“We have proven there is a huge demand for housing that does not cost the earth – financially or environmentally,” says Martin Connolly, the eco-developer at the heart of the straw bale housing in Shirehampton, Bristol, the first commercially-available UK straw bale homes.
“Our homes help people out of fuel poverty because they are insulated so efficiently they need little heating, and are made of natural non-toxic materials.”
Made to an unique design by Bristol-based designers, ModCell, they are the first UK straw bale homes to be mortgageable, having received BM Trada’s Q mark certification.
Since the houses were advertised for sale last month, Martin Connolly has been inundated by requests from all over the world to build more straw bale homes.
Martin Connolly, Bristol green developer and builder
Martin Connolly’s family company, Connolly and Callaghan, won the 2009 Environmental/Conservation Development of the Year for its solid wooden blocks of flat at Pennywell Green, Bristol. He is also the landlord and sponsor of Hamilton House, a community hub that is helping regenerate the Stokes Croft inner-city area of Bristol.
Following these successes, Martin scoured the news worldwide for a new green building enterprise to develop.
He found it on his doorstep – after seeing ModCell featured on TV’s Grand Designs.
Martin Connolly says: “We were especially impressed that ModCell was the first design we had come across that did not use plaster board which is horribly toxic, but compressed straw instead.”
Martin Connolly relied on his 30 years experience in building houses to help make the designs more affordable and practical. “We especially wanted to make sure the design would get all the certification necessary to be mortgageable.”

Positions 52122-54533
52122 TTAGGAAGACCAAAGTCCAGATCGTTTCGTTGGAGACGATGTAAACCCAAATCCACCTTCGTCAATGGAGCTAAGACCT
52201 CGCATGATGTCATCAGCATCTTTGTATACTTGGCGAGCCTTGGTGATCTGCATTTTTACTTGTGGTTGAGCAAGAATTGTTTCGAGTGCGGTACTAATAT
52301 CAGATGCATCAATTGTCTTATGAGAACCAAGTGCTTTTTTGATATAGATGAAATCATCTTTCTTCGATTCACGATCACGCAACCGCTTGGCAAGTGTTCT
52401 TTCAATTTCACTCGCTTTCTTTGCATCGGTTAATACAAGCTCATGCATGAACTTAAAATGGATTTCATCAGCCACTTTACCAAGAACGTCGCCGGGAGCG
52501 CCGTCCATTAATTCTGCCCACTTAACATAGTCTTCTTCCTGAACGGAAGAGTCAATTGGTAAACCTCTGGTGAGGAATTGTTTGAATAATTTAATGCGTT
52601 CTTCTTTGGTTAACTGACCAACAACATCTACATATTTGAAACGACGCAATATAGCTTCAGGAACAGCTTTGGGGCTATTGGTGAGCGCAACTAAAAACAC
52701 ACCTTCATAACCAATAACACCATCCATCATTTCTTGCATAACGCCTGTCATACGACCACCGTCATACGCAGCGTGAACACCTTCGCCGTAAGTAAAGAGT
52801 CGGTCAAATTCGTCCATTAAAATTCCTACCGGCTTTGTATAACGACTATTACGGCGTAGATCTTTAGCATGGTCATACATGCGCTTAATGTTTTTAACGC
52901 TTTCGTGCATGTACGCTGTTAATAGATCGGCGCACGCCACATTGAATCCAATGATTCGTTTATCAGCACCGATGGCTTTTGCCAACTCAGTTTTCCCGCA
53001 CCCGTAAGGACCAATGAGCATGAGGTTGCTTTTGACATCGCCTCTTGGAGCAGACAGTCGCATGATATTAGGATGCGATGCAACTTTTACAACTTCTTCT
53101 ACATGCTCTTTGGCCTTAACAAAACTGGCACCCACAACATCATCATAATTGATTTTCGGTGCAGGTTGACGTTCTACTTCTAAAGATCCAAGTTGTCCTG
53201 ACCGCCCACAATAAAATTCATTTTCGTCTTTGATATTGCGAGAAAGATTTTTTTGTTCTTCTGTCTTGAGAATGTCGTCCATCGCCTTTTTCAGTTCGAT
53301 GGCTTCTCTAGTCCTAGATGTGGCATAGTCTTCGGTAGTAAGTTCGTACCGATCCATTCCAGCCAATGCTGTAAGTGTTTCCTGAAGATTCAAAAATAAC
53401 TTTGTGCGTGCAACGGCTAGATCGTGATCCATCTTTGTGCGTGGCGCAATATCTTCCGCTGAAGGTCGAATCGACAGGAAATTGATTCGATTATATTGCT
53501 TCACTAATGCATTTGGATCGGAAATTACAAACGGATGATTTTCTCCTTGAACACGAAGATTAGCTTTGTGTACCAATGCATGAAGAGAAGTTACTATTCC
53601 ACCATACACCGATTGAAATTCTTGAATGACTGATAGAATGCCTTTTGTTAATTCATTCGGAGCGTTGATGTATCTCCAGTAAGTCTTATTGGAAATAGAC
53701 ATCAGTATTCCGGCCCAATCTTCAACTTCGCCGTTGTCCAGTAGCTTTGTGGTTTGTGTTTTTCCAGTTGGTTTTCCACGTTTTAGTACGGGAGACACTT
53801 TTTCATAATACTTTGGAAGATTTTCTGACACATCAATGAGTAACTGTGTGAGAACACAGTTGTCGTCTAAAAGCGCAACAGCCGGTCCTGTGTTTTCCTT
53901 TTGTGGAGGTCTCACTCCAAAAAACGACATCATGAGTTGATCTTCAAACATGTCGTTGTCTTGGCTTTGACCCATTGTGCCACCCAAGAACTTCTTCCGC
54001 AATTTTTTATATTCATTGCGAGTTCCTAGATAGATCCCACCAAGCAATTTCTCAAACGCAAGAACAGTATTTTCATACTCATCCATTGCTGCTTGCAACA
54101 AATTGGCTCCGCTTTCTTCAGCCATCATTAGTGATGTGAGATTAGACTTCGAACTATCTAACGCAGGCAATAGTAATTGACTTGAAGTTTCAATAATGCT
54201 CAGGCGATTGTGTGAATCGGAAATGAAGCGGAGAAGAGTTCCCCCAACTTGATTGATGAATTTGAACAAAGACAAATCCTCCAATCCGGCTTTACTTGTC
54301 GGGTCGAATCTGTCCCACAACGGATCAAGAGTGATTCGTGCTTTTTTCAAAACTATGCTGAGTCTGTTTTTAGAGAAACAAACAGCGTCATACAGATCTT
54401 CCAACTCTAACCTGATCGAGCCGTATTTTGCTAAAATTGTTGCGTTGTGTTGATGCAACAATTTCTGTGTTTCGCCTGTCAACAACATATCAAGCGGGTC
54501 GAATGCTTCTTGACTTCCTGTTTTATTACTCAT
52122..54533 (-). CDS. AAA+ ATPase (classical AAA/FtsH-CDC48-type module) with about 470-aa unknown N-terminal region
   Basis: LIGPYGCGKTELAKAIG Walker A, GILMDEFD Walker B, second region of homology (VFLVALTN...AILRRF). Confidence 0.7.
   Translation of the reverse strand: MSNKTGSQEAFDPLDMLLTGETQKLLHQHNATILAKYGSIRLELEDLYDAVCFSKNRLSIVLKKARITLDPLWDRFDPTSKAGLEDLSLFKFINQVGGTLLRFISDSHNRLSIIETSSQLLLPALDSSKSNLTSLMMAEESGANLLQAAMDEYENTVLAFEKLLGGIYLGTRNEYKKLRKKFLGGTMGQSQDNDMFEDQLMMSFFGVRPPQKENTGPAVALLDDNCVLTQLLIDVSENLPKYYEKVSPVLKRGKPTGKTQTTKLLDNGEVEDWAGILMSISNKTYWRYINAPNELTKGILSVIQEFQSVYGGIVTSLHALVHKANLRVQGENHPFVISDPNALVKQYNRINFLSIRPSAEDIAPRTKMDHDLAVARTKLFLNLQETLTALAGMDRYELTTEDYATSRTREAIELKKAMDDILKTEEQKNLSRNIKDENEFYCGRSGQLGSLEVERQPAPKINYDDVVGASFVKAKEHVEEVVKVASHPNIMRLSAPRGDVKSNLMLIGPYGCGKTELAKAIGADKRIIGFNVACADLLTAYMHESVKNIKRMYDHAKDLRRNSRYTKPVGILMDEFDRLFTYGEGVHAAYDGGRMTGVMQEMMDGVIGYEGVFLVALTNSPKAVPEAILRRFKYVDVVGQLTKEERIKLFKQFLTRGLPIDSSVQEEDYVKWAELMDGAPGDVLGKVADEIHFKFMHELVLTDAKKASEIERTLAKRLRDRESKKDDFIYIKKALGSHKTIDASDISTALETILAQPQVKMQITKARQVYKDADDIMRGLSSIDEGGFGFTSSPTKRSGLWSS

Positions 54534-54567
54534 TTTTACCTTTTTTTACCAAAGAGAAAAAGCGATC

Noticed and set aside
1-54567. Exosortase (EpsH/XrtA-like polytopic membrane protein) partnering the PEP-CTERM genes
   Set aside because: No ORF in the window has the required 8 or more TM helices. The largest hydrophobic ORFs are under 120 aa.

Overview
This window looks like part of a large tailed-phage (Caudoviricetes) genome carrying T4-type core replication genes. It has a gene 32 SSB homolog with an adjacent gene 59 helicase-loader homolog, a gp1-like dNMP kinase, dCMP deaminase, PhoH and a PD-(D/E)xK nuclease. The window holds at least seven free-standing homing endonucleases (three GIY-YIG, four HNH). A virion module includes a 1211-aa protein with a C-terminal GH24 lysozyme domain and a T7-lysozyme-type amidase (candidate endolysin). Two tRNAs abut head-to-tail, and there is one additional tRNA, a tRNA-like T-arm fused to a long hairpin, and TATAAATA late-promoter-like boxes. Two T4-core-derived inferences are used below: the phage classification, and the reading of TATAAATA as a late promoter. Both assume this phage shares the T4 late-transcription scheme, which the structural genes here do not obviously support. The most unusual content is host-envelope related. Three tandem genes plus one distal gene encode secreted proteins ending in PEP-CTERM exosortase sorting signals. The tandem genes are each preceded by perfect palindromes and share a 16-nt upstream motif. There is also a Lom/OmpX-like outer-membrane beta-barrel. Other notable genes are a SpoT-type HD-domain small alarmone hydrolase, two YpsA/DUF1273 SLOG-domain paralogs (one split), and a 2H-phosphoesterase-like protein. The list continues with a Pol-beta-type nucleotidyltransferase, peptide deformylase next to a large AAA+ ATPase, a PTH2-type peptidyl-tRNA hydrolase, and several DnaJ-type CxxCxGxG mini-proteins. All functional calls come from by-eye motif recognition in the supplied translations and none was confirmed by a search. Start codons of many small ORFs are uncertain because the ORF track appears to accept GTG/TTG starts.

Benefits of straw bale housing
The straw bale housing development of seven homes was erected on site in only nine days, thanks to their precision factory-made panels which slot together perfectly. Fitting-out the interior takes a further few months.
Storm-proof, the homes are so well insulated they need little heating even in winter. The quickness of the build adds to their affordability. And, although as strong as a brick house, unlike brick, straw bale houses have a carbon-negative footprint.
Grown in fields with the power of the sun, straw absorbs carbon dioxide as it grows and needs very little processing to be turned into bales for building. The compressed straw is fitted between sturdy wood panels.
Alleviating housing crisis and climate change
As a social landlord committed to helping homeless people since the 1980s, Martin Connolly is delighted the new straw bale technology will mean future housing can be affordable.
Connolly & Callaghan has been building and running social housing for nearly thirty years, and provides emergency accommodation and food for homeless people every night of the year in premises in and around Bristol
“We got into straw bale housing to explore how we could make housing more affordable,” says Martin Connolly. “What was behind it was concern about homelessness and the environment.”